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Local News

  • Board denies employee allegations

    The LaRue County Board of Education has denied several allegations of a former employee who filed a civil suit after being terminated from her position.

    Melissa Enlow, a LaRue County Middle School lunchroom supervisor, was terminated June 15, according to court records. Her suit claims violation of Kentucky’s Whistleblower Statute, which protects public employees from reprisals if they divulge information of a suspected law violation.

  • Robocalls no longer allowed

    Prerecorded commercial telemarketing calls to consumers will be prohibited beginning this month unless the telemarketer gets a written approval from consumers who want to receive the calls.

    The new requirement regarding robocalls is part of amendments to the Federal Trade Commission’s Telemarketing Sales Rule that were announced a year ago. After Sept. 1, sellers and telemarketers who transmit prerecorded messages to consumers who have not agreed in writing to accept such messages will face penalties of up to $16,000 per call.

  • Schools being ‘proactive’ against H1N1

    The H1N1 virus, sometimes referred to as swine flu, reached Kentucky several weeks ago.

    The disease, so far, is a “not any more dangerous than regular seasonal flu,” Department for Public Health Commissioner William Hacker, M.D., said Wednesday in a telephone briefing.

    “… but still that’s a concern because seasonal flu can be quite serious. I’m concerned, but I’m not alarmed.”

  • LaRue’s unemployment rate hits 14.3 percent

    Unemployment rates rose in all 120 Kentucky counties between July 2008 and July 2009, according to the Kentucky Office of Employment and Training, an agency of the Kentucky Education and Workforce Development Cabinet.

    LaRue County’s rate rose from 12 percent to 14.3 percent in that timeframe. In July 2008, the unemployment rate was 7.5 percent.

    Fayette County recorded the lowest jobless rate in the state at 8.2 percent. It was followed by Oldham County, 8.6 percent; and Boyd and Calloway counties, 8.8 percent.

  • Officials stress prevention, hygiene during flu season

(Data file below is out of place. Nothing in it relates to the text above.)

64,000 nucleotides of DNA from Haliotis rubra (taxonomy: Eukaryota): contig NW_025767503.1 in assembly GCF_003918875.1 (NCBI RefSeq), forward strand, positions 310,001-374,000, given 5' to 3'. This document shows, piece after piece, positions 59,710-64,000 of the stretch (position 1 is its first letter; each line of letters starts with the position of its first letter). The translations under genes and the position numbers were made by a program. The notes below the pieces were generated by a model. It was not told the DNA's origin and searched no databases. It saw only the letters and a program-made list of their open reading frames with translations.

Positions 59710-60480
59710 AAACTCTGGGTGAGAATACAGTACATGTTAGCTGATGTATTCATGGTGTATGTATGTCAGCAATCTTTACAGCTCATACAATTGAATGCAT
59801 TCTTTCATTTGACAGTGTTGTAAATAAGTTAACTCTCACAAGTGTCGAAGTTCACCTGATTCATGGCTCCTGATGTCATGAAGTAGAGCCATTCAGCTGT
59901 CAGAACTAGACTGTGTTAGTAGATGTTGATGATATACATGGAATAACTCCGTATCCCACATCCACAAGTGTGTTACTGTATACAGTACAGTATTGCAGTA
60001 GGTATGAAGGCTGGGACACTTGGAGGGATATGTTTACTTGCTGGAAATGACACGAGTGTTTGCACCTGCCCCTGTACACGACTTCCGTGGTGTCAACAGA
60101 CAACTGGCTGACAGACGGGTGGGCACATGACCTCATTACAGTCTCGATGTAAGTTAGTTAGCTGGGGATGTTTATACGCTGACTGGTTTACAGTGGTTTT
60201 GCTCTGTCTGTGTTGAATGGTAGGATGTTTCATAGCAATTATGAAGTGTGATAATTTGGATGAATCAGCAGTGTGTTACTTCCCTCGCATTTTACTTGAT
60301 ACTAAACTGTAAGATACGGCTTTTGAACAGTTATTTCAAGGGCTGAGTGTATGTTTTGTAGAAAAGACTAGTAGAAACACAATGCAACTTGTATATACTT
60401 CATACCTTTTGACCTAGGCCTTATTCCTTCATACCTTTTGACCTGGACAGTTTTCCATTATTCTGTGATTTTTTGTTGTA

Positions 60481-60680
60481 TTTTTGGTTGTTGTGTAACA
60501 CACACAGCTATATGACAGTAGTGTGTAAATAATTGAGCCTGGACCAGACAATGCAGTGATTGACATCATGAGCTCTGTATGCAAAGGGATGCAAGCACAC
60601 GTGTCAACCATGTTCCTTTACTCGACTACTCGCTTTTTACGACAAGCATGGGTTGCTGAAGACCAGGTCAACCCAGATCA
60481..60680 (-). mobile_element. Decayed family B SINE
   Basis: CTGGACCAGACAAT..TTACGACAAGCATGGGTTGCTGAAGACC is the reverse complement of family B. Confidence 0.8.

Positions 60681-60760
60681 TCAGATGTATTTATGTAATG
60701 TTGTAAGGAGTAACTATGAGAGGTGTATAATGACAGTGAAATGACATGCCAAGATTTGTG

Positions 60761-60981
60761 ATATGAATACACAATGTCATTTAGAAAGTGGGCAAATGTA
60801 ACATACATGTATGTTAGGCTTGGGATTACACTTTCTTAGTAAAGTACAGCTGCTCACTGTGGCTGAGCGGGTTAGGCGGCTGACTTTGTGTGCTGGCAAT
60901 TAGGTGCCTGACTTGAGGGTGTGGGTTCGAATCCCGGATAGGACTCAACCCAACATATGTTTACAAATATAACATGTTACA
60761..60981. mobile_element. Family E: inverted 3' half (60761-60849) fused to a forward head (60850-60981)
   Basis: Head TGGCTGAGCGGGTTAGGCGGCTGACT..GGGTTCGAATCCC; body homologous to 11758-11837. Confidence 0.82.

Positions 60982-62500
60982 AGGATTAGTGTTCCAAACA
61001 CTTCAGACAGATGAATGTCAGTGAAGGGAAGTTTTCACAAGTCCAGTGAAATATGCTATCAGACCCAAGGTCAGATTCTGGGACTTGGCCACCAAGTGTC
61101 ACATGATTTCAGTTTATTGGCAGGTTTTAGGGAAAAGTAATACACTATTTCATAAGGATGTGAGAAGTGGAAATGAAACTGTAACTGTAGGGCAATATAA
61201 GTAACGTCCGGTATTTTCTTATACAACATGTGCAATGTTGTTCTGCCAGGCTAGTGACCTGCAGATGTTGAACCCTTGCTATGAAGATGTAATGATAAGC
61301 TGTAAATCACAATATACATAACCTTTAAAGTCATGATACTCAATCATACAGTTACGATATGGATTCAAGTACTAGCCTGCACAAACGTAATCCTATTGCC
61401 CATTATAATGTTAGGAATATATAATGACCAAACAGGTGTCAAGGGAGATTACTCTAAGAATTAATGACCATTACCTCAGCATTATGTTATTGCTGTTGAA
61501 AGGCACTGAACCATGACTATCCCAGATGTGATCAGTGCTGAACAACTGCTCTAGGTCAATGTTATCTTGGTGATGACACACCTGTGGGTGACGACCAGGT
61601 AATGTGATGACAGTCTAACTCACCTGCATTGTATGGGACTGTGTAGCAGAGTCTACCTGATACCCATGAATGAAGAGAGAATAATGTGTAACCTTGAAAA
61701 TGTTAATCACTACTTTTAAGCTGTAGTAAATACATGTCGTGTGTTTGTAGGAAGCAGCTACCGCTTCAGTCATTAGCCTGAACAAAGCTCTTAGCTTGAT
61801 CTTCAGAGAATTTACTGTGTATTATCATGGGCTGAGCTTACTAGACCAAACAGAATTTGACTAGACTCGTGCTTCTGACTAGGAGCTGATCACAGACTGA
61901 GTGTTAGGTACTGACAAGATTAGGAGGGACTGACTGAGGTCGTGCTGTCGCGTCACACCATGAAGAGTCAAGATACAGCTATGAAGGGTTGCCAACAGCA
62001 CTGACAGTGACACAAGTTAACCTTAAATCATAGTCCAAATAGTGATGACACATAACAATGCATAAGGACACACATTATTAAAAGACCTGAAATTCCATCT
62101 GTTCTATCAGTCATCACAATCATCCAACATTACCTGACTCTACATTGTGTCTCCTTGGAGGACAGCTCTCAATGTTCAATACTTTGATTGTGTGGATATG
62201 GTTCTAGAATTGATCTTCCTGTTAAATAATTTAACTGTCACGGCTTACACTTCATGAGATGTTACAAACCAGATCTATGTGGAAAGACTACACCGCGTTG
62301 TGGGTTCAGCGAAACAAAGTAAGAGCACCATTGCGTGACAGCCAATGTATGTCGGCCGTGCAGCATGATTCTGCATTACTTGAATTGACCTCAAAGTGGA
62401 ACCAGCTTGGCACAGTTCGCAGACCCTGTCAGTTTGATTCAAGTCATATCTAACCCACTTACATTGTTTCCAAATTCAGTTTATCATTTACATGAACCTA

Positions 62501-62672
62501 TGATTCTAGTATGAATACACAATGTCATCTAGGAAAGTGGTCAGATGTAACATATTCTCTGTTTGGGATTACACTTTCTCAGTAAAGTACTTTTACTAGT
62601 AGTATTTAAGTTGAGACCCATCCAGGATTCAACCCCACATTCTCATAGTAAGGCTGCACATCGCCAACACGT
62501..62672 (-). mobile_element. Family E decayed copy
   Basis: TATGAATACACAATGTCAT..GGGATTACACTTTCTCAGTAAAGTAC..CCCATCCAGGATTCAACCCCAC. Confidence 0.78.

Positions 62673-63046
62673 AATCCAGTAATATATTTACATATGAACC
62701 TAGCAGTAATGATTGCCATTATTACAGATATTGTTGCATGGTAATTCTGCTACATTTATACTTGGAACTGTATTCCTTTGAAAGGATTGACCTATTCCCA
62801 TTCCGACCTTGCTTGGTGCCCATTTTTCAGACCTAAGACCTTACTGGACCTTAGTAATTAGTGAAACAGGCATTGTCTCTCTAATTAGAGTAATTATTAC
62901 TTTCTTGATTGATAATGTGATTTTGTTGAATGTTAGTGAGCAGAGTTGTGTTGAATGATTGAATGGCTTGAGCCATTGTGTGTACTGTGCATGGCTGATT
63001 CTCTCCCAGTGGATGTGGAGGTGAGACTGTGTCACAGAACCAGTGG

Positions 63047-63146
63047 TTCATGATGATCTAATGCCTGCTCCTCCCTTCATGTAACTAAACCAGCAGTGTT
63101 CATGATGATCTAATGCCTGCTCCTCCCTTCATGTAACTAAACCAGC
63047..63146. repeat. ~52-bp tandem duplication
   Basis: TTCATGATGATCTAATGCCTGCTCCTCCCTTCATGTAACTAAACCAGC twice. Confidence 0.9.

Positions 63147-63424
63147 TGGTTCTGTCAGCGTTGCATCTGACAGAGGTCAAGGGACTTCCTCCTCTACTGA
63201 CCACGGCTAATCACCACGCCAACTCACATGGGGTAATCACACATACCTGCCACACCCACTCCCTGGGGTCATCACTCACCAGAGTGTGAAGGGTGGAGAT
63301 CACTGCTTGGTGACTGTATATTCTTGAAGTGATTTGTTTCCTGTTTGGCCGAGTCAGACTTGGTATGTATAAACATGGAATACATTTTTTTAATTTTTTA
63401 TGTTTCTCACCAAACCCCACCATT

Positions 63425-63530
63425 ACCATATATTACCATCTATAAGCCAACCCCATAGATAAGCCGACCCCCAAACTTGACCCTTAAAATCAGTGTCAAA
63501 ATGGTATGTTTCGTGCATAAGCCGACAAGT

On June 11, the World Health Organization announced the first pandemic in 41 years. The causative agent? The Novel A H1N1 Influenza virus, also known as the swine flu. This virus has quickly spread worldwide as countries from across the globe are preparing to protect their population from a potential devastating illness. Since the media has stated that the H1N1 Influenza is predicted to cause more than normal flu-related deaths, the cause for pandemic concern is legitimate.

  • Lincoln Days cutting expenses after loss of corporate sponsor

    The loss of a $2,500 corporate sponsorship means cutbacks for the Lincoln Days festival.

    For the last four years, Rumpke, the city’s trash hauler, has donated $2,500 to the annual festival in partial sponsorship of the pioneer games on Creekfront. That funding ended when Rumpke negotiated and signed a new contract with the city Aug. 26.

  • Classified ad customers should be aware of bogus calls

    An attempt to falsely obtain credit card and checking account information has been aimed at classified advertising customers.

  • State issues drunken driving warning

    The Kentucky Office of Highway Safety will join law enforcement and highway safety agencies across the nation in the “Drunk Driving. Over the Limit. Under Arrest” crackdown on impaired driving, which continues through Labor Day.

    Drunken driving is one of America’s deadliest crimes. More than 13,000 people are killed nationwide each year in highway crashes involving a driver or motorcycle operator with a blood alcohol  concentration (BAC) of 0.08 or  higher.

  • Park to host Labor Day program

    The Abraham Lincoln Birthplace National Historic Park will host a Bicentennial celebration on Labor Day, Sept. 7.

    Music will be provided by Anne Milligan. Living history presentations will be provided by costumed interpreters from Frazier International History Museum at 11 a.m. by Eric Franz; and 2 p.m. by Zoe Jackson.

    Franz portrays Lincoln, reflecting on his life up to his election as an Illinois State Representative.

  • Downtown businesses may be added to National Register

    The Kentucky Historic Preservation Review Board will consider nine nominations for listing in the National Register of Historic Places during its next meeting 10 a.m. Thursday, Sept. 3, in the Perkins Building on the campus of Eastern Kentucky University, Richmond.

    Nominations to be considered include an expansion of Hodgenville’s Commercial Historic District, three Greek Revival houses in Taylor County and a Queen Anne residence in Middlesboro.